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  1. #71
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    Quote Originally Posted by kw123 View Post
    And do you work too either part or full-time? Obviously I mean paid work
    Nope. I'm a full time SAHM to our children (4 of them) and I study full time by distance

  2. #72
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    Quote Originally Posted by Lillynix View Post
    Nope. I'm a full time SAHM to our children (4 of them) and I study full time by distance <img src="images/smilies/smile.gif" border="0" alt="" title="Smile" smilieid="1" class="inlineimg"
    That's a lot of kids and study too so I'm sure you don't spend too much time watching Dr Phil instead of cleaning the loo and then handing your husband a toilet brush when e walks in lol!

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    Quote Originally Posted by kw123 View Post
    That's a lot of kids and study too so I'm sure you don't spend too much time watching Dr Phil instead of cleaning the loo and then handing your husband a toilet brush when e walks in lol!
    There is certainly no time for Dr. Phil watching in my day! I miss being able to watch TV or relax or kick back during the day, those luxuries left as soon as I had more than one child

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    The thing with being home all day with kids AND doing housework on top of that, it is not exactly equal to a partner working outside of the house all day. If parent 1 takes care of children 9-5, 5 days per week and parent 2 works outside the house 9-5, 5 days per week then that might be considered an equal share of work (lets put aside the differences in the job such as paid breaks, uninterrupted time to pee, lunch breaks, super contribution etc).

    Now, if you add in household chores not directly related to immediate child care such as house maintenance, meal preparation and clothes washing for adults etc, cleaning shared common areas like bathrooms, grocery shopping, paying bills, caring for pets, ad nauseum... doesn't that seem slightly unfair? Parent 1 ends up working 2 x full time jobs and parent 2 often ends up with the slightly troublesome attitude of 'Parent 1 does everything in the home, I dunno how to do it, they're better at it than me'.
    And does parent 1. the primary child carer, have weekends off? Nights off? Not often. Everything should be 50/50 when parent 2 is home, or resentment builds.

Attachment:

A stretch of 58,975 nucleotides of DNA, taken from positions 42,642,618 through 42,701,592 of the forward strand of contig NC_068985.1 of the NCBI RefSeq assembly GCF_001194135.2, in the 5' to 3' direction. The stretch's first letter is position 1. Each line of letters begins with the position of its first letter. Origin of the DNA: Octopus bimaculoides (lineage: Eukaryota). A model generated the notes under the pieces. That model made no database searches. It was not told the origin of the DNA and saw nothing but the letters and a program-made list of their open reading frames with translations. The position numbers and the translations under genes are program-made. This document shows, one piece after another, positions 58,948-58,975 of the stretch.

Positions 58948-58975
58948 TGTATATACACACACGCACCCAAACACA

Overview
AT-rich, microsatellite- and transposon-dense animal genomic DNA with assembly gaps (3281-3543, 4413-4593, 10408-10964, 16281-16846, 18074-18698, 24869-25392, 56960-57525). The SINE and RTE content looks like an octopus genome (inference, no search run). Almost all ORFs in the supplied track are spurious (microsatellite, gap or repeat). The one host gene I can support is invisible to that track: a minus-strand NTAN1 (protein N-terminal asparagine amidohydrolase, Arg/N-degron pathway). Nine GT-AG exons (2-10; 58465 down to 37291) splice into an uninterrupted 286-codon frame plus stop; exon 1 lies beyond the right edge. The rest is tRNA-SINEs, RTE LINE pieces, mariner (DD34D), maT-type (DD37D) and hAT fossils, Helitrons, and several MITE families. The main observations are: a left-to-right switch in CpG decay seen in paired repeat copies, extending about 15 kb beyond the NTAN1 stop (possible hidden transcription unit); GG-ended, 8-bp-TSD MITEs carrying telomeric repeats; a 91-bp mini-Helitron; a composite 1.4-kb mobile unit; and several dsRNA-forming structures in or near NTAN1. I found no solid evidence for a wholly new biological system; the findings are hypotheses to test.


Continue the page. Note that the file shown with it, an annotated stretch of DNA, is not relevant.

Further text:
The problem is that myth that caring for children and running a household is easier than working outside the home. That is malarkey. Absolute codswallop. I've done both, and paid work is so, so, so much easier, more satisfying and more respected.

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    Boomchocolatepudding  (28-08-2013),olismumma  (28-08-2013)

  6. #75
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    See I find being at home so so so much easier. Both from a volume of work perspective and a logistics and household stress level perspective.

    I'm currently lying in bed hubbing and face booking while I wait for DD to wake up. If I was still working I would have already have been up for two hours, been a part of the mad morning rush of everyone getting dressed and ready, confirming who was doing daycare drop off and pick up, done said drop off if it was my day and be at work in time for a day of meetings, calls, writing, talking, brainstorming, lunch at my desk and then racing home for the evening routine.

    My days now involve far more flexibility and don't have to be at a breakneck pace. We can do things spontaneously or plan them. Weekends aren't spent trying to get over the week, they are spent enjoying ourselves.

    I don't think anyone can categorically say 'employment is easier' or 'staying home is easier' because for every single family it is going to be a different experience.

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    I agree staying home is harder than working out of the home. I've also done both. But the stuff at home & the parenting doesn't go away either. So you've still really got 2 jobs.